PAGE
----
HBO aired last night on its HBO Max platform all 12 episodes of “The Prince,” a satirical animated series that fiercely mocks the British royal family and Buckingham Palace employees, and the central character is eight-year-old Prince George.
The author of the series is Gary Janetti, who produced “Family Man” and “Will and Grace,” and the show was created based on his Instagram profile. Janetti, who has more than 900,000 followers, has been poking Windsors with comments on that profile for a long time, mostly via little George’s mouth. For the last two or three years, his posts with the little prince, who is quite vicious and cynical in them, cheeky, in some portrayed as gay, have had an average of 300,000 likes.
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Although completed a few months ago, the premiere of the series was postponed by the authors when, in April, the husband of Queen Elizabeth II, Prince Philip, passed away.
No one from the royal family was spared in the cartoon. Queen Elizabeth and her late husband Philip, Crown Prince Charles and his wife Camilla, George’s parents, Kate and William, his sister Charlotte and brother Louis also received their share of ridicule. Of course, and the runaway ducal couple, Meghan and Harry.
“I’m sorry, I’m late for a date,” Kate Middleton, George’s mother, says in one scene.
“I don’t think the pubs are open yet,” William comments.
Harry and Meghan, on the other hand, move into a small apartment in Los Angeles and try to find a job. Harry is portrayed as someone who is so lost in the real world that he doesn’t understand how to buy milk at the supermarket and is amazed at how the refrigerator works.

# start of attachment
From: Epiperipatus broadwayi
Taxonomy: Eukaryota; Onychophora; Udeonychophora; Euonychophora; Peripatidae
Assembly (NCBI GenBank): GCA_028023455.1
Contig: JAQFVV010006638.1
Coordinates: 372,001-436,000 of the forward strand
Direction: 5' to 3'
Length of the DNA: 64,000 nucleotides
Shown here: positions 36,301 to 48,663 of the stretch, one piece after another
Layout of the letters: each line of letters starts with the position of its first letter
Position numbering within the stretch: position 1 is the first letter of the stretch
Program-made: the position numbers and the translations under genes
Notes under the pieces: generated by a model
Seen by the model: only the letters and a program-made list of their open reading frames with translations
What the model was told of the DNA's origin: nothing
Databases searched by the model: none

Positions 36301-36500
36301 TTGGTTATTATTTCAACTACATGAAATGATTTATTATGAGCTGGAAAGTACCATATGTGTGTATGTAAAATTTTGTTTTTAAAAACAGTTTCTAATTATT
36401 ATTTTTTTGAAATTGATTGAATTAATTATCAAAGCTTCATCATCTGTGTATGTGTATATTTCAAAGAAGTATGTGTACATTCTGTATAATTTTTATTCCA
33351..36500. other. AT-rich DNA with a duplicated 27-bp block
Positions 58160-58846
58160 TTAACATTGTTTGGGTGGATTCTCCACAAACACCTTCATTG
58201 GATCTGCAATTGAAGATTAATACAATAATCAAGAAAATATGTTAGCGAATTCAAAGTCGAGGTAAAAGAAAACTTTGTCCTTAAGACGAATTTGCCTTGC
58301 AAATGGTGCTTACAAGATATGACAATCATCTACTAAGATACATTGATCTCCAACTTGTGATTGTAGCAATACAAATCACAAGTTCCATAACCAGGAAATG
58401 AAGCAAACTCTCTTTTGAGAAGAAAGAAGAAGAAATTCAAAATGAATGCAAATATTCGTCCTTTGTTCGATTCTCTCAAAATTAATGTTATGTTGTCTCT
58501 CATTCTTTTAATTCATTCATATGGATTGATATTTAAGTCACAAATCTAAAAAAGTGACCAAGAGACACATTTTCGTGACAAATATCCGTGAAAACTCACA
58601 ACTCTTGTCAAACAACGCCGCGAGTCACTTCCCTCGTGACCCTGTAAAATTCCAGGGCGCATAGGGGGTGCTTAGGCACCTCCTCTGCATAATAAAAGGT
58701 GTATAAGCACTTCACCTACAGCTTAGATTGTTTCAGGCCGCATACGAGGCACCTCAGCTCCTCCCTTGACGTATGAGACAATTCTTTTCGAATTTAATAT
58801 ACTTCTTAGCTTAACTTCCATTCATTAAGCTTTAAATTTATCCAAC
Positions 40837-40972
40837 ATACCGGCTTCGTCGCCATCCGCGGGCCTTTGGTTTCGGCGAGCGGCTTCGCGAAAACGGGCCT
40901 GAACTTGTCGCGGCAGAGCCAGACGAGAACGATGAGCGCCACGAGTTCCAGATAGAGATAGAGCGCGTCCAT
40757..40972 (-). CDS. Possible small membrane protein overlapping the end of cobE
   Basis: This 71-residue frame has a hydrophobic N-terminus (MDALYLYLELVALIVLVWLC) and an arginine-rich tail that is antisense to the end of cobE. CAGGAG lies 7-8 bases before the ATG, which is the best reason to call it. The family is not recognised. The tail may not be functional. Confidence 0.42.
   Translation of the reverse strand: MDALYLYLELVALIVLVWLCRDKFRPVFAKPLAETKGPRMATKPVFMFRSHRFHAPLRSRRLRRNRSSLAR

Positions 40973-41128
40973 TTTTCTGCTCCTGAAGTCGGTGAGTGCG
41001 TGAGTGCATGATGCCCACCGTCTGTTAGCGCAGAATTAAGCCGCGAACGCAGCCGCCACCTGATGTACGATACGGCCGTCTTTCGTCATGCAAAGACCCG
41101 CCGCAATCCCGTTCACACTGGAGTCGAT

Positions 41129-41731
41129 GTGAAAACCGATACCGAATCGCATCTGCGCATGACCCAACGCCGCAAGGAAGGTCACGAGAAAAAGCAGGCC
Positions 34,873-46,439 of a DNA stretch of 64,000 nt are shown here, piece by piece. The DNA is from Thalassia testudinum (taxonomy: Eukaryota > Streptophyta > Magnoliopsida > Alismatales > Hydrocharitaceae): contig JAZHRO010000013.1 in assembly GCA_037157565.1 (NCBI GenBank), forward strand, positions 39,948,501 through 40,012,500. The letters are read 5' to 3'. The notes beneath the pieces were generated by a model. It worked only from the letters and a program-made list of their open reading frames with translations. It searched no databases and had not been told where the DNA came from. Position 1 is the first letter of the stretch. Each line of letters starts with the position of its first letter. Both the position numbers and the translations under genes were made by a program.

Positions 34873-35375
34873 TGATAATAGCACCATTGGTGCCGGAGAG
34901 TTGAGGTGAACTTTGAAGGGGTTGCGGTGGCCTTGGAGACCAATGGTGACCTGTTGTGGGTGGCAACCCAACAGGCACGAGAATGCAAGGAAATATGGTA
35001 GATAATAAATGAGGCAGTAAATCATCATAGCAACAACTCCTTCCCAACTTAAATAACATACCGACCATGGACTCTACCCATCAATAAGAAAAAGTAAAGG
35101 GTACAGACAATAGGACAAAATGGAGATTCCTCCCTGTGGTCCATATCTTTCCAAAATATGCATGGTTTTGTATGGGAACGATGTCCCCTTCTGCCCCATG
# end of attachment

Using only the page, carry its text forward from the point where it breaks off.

George is harassing his butler Owen, looking for a cup of tea that doesn’t taste like “piss” and is generally a horrible creature sucking up endlessly to his great-grandmother the queen. His grandfather Charles is a cinderella man and constantly complains, Camilla does not speak. The late Prince Philip, because of whom the premiere was postponed, is portrayed as an old man who murmurs incomprehensibly and cannot even chew food on his own, and the queen is arrogant and insensitive to violence. Little Louis is a breaker, and his sister Charlotte is a fierce competitor.
Gary Janetti gave voice to George, and many British and American stars are other characters. For example, Orlando Bloom lent his voice to the cartoon Prince Harry, while Sophie Turner is George’s sister Charlotte.
Although they have hardened in the British monarchy over the years and, no matter how hard they find it, are aware that they are not untouchable, the royal residences certainly did not burst out laughing as they watched the series. No reactions are expected from them, at least not publicly.
That is why, even after the release of the first trailer a few days ago, when one could guess in which direction things were going, many came forward who thought that the very idea of the cartoon was shameful, especially because the eight-year-old boy was in the center. Even some fierce critics of the monarchy consider such caricature of a child to be inadmissible and detrimental to mental health.
As for television critics, they are divided. In the first reactions, the ratings of the series are lukewarm, and the biggest remark is again related to George. “Prince” reminds many of Janetti’s bestseller “Family Guy” in terms of animation style, but also the similarities of Prince George with the cynical baby Stewie Griffin from that series. They say “Prince” is a royal version of Stewie, only significantly less funny.
Critics also say that Janetti, creating the character, fell into the trap of the easiest direction and set out on the “paths of a little tyrant”. Someone wrote that it’s too easy to build a satire about a kid from hell who treats people with contempt and resentment, instead of creating a complex character angry with a child who doesn’t know how to behave in his strange family.
By: Olivia J. – Gossip Whispers